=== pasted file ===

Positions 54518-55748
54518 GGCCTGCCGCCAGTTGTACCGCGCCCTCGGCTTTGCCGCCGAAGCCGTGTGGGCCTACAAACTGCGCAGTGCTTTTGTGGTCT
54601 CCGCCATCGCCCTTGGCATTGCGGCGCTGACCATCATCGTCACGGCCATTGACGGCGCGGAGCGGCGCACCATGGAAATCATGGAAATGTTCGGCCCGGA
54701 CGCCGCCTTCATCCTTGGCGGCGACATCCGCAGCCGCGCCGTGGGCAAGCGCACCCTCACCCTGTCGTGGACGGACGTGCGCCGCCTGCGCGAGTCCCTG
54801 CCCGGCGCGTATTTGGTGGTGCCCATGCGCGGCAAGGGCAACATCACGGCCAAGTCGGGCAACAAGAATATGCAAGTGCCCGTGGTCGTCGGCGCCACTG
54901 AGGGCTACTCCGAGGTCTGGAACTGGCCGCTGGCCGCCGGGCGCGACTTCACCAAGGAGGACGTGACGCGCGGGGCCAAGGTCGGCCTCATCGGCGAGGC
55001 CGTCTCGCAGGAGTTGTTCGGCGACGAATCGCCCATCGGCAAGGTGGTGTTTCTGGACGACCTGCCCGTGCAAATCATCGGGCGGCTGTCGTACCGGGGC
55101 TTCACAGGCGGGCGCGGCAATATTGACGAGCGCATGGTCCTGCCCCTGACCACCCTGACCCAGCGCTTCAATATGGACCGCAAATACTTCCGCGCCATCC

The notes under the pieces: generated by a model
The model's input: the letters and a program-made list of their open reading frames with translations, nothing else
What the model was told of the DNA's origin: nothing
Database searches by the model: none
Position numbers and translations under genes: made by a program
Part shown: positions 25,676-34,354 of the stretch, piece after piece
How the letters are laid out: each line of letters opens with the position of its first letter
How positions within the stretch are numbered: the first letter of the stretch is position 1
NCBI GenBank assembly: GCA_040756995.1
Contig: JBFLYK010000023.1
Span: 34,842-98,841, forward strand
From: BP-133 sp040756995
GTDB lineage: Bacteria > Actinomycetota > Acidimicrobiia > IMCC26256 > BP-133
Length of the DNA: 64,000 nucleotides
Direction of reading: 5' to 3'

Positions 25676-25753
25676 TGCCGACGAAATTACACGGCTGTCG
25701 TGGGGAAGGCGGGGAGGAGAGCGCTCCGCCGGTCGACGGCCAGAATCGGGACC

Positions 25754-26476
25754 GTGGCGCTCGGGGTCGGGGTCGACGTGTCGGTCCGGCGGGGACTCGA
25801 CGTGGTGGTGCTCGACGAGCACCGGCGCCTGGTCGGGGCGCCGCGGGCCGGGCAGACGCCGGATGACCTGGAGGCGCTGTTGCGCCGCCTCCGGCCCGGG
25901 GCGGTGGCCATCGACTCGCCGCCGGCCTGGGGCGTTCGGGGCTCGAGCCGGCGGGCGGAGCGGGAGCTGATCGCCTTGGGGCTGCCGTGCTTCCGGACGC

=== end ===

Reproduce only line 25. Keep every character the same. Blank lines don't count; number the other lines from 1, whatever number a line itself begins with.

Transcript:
25676 TGCCGACGAAATTACACGGCTGTCG